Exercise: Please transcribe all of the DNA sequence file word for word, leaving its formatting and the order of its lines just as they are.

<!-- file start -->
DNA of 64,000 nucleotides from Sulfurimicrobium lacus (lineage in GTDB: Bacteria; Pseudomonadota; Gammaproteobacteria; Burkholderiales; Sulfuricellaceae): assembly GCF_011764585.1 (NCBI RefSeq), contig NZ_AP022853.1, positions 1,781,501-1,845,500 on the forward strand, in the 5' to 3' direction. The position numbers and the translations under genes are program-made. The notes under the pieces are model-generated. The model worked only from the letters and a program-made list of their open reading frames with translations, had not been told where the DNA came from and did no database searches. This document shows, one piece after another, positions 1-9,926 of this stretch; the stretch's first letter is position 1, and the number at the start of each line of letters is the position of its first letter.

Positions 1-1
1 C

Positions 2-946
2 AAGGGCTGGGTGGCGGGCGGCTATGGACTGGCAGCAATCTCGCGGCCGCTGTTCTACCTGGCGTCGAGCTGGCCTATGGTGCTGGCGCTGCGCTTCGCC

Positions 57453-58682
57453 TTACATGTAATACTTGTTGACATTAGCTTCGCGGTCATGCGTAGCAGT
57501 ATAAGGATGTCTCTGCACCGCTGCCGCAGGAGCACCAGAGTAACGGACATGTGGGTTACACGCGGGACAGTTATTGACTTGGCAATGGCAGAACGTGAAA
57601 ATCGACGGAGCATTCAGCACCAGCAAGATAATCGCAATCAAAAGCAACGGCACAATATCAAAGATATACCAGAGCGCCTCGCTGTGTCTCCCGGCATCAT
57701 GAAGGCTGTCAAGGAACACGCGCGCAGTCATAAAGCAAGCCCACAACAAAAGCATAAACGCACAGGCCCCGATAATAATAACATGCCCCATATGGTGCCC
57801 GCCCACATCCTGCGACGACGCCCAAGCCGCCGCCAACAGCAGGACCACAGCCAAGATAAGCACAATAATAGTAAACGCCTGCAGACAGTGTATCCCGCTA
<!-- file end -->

DNA of 64,000 nucleotides from Sulfurimicrobium lacus (lineage in GTDB: Bacteria; Pseudomonadota; Gammaproteobacteria; Burkholderiales; Sulfuricellaceae): assembly GCF_011764585.1 (NCBI RefSeq), contig NZ_AP022853.1, positions 1,781,501-1,845,500 on the forward strand, in the 5' to 3' direction. The position numbers and the translations under genes are program-made. The notes under the pieces are model-generated. The model worked only from the letters and a program-made list of their open reading frames with translations, had not been told where the DNA came from and did no database searches. This document shows, one piece after another, positions 1-9,926 of this stretch; the stretch's first letter is position 1, and the number at the start of each line of letters is the position of its first letter.

Positions 1-1
1 C

Positions 2-946
2 AAGGGCTGGGTGGCGGGCGGCTATGGACTGGCAGCAATCTCGCGGCCGCTGTTCTACCTGGCGTCGAGCTGGCCTATGGTGCTGGCGCTGCGCTTCGCC

Positions 57453-58682
57453 TTACATGTAATACTTGTTGACATTAGCTTCGCGGTCATGCGTAGCAGT
57501 ATAAGGATGTCTCTGCACCGCTGCCGCAGGAGCACCAGAGTAACGGACATGTGGGTTACACGCGGGACAGTTATTGACTTGGCAATGGCAGAACGTGAAA
57601 ATCGACGGAGCATTCAGCACCAGCAAGATAATCGCAATCAAAAGCAACGGCACAATATCAAAGATATACCAGAGCGCCTCGCTGTGTCTCCCGGCATCAT
57701 GAAGGCTGTCAAGGAACACGCGCGCAGTCATAAAGCAAGCCCACAACAAAAGCATAAACGCACAGGCCCCGATAATAATAACATGCCCCATATGGTGCCC
57801 GCCCACATCCTGCGACGACGCCCAAGCCGCCGCCAACAGCAGGACCACAGCCAAGATAAGCACAATAATAGTAAACGCCTGCAGACAGTGTATCCCGCTA